Dr. Hakim Bouzamondo, head of Research and Development at Abbott

Pedialyte®Sport is a smart hydration solution for athletes as it contains five key electrolytes: sodium to avoid muscle cramps, chloride for fluid balance, potassium for muscle and nerve function, magnesium for muscle health and phosphate for muscle repair. It has a scientifically designed balance of sugar and electrolytes to replenish fluids and replace electrolytes lost during exercise.

Powered by Science Pedialyte Sport

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Elite athletes don't have the option of taking a day off when they aren't feeling their best. To improve performance, they must be prepared to work harder day after day and that means working out. Which also means a lot of sweat. 

A new survey finds the majority of adults in the U.S. who exercise intensely understand the importance of maintaining hydration throughout a workout (93%) and that hydration is important for muscle recovery (89%), yet many have misconceptions about the type of hydration that may impact their ability to perform and recover optimally.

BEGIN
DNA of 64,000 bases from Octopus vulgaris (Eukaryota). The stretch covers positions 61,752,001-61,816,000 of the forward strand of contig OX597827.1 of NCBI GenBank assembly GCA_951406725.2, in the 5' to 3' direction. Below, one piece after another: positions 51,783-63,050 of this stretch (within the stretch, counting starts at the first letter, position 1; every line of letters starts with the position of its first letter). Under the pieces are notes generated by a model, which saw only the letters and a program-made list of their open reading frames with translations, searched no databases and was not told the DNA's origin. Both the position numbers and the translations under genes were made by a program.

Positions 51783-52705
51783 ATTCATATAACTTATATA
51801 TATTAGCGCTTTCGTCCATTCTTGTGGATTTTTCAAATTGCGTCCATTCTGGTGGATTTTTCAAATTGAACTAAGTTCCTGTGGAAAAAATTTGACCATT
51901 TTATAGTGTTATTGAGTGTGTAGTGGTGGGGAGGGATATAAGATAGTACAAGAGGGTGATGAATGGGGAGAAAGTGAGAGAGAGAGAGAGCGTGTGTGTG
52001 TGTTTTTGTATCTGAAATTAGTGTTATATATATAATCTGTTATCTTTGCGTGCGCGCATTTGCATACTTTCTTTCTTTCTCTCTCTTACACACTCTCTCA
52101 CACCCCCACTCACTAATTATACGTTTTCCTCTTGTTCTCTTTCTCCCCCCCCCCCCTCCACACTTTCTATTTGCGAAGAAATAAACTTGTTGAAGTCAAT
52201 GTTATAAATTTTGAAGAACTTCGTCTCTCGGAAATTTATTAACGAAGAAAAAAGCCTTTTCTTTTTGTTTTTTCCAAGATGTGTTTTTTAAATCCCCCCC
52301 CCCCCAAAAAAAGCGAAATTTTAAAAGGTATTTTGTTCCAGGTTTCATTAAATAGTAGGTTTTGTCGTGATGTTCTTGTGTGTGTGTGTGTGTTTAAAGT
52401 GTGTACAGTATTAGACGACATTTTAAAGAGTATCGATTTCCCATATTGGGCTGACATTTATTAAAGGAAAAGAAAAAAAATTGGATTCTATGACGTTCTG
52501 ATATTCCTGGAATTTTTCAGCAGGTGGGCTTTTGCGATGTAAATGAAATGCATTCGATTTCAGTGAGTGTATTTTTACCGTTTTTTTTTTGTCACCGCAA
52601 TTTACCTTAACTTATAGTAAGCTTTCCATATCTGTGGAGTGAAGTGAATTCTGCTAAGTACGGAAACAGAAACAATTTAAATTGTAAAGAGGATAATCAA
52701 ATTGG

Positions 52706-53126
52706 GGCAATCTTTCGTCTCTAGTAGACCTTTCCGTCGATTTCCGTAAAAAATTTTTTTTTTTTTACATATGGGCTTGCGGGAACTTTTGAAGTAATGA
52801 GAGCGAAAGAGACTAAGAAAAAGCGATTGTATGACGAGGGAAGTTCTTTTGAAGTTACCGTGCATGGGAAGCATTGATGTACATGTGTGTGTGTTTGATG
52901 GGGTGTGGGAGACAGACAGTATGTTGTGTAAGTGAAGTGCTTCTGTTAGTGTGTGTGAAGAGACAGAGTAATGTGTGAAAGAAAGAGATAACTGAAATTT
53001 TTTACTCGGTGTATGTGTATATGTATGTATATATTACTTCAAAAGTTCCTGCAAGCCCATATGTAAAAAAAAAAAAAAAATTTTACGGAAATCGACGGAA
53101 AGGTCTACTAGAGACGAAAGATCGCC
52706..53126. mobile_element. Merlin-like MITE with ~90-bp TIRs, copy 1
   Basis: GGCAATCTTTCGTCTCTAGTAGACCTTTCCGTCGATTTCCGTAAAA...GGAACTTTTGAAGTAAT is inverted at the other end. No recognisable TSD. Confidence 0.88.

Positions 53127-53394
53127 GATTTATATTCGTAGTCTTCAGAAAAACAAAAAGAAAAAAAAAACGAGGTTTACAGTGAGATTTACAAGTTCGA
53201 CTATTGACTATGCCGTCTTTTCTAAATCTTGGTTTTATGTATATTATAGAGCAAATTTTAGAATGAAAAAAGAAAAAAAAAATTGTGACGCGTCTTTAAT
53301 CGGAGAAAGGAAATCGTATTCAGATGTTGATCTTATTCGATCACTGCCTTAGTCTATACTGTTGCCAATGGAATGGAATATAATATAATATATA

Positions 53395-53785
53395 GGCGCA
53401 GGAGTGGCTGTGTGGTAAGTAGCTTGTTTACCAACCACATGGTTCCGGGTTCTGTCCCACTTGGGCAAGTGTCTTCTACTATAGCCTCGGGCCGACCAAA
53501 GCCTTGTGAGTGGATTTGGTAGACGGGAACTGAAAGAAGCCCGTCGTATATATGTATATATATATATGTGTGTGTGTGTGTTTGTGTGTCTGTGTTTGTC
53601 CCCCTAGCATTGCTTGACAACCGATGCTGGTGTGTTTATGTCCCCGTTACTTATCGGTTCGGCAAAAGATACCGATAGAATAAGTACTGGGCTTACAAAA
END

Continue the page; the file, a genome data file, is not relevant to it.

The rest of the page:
The survey conducted on behalf of Abbott by The Harris Poll found 46% of people who report regular, intense exercise at least three days per week believe that energy drinks and soda can aid in rehydration after a strenuous  workout. This conflicts with guidance from the scientific community that these drinks can contribute to dehydration due to large amounts of sugar and insufficient levels of electrolytes. 1,2,3

During a workout dehydration occurs when fluid losses--whether from sweating, increased core temperature or even breathing-- exceed fluid consumed through both foods and drinks.

Dehydration can hinder physical performance while out on a run or playing a sport. That's where a rehydration solution such as Pedialyte® Sport comes in. 

What Are Electrolytes?

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Electrolytes are molecules that are critical to both your body's hydration levels and cellular function. Given their direct relationship with the body’s muscle and brain functioning, many people increase their intake of electrolytes when working out or playing sports. But what is the function of electrolytes in everyday use?